Am I the only one who noticed a strange disconnect between McCain and the audience at the convention?
They cheered loudly and for a long time in the beginning, and throughout the speech. But McCain was never ready – and they were a beat behind him when he paused for cheers. Obama, Clinton, and other politicians usually “ride” the applause and cheers. McCain seems discomfited. And the crowd seemed determined to follow McCain’s lead. It was just that McCain was an awkward partner, and the crowd was too eager.
Of course, McCain did say that Governor Palin worked with her “hands and her nose”. So, it’s always hard to figure out what to do with that.
Worse were the ham-handed attacks on Obama that had nothing to do with the plans Obama is actually proposing and everything to do with the stereotypes of what liberals do. How would Obama’s health care plan prevent patient from keeping their doctors and socialize medicine if it allows everyone to maintain their current coverage? McCain’s health care plan is the one that would force people to change health care plans because it would remove incentives for employers to offer health care. McCain said that Obama would raise “your taxes” – yet Obama would cut taxes for 95% of Americans – and would cut taxes more than McCain for 90% of Americans. McCain says that Obama will be fiscally irresponsible – yet McCain’s proposals, when evaluated by independent tax policy experts, are deemed to leave America with a greater deficit.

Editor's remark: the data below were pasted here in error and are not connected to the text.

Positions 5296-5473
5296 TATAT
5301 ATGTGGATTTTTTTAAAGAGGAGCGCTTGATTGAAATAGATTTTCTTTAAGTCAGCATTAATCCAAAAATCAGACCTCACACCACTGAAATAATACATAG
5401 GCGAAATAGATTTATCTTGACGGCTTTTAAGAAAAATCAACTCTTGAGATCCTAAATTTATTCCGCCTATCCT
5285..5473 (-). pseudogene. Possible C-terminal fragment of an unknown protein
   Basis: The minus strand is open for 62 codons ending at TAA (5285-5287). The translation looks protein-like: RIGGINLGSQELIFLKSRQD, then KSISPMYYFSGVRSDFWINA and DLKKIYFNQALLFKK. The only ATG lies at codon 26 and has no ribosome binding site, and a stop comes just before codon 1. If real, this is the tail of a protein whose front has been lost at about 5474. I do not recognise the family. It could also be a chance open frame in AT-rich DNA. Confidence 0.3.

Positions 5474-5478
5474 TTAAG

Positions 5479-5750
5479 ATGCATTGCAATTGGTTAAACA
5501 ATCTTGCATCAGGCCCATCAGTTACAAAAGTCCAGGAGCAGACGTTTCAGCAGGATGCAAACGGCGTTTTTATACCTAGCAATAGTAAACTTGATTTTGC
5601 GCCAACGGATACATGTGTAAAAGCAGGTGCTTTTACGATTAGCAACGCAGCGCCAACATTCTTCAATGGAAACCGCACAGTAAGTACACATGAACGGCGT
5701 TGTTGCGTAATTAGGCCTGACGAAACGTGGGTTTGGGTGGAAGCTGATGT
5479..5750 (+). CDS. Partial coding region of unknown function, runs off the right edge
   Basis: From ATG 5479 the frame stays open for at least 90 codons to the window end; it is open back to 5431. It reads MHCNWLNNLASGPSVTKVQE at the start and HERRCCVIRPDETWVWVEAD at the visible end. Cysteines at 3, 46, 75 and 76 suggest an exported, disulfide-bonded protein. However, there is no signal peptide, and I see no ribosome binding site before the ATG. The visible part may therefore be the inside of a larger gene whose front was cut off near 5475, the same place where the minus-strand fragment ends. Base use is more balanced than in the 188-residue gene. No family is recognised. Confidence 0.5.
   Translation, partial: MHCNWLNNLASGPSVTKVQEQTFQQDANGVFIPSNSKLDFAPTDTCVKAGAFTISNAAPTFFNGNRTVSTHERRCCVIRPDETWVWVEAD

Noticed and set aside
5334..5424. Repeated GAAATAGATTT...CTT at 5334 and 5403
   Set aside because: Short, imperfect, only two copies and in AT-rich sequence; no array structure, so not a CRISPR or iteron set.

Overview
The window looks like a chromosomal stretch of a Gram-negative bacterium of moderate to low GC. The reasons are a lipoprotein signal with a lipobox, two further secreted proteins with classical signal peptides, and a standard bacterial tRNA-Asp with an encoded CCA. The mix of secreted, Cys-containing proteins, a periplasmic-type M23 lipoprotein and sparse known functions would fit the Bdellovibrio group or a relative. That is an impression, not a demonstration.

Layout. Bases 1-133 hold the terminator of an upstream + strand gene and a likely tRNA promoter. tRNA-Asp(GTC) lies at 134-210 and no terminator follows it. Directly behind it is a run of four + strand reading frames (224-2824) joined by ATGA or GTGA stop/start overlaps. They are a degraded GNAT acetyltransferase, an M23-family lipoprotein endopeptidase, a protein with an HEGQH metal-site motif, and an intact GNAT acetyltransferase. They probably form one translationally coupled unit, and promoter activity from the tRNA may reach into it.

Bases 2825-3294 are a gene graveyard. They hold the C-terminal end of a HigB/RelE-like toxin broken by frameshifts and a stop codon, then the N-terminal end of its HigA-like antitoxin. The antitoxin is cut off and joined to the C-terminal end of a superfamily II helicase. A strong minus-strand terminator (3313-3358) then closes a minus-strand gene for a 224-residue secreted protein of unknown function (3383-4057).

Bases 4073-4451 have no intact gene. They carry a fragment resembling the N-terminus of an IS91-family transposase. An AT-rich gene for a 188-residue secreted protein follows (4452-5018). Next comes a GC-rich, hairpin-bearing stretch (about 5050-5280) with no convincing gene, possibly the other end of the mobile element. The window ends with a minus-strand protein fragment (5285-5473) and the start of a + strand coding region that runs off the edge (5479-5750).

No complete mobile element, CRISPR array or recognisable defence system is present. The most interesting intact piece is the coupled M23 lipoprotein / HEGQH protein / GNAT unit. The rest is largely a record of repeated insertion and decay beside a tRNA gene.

And those are just the false attacks on policy.
On a positive note, McCain did have some gracious words for Obama and only called into question his character a few times. Compared with Giuliani and Romney and Palin, McCain was a model of class.
Overall, though, the Republican convention was much more focused on Obama than the Democratic convetion was on McCain – and the Republican convention had many more personal attacks on Obama than the Democratic convention had on McCain.
We’ll have to wait to see how all this plays out.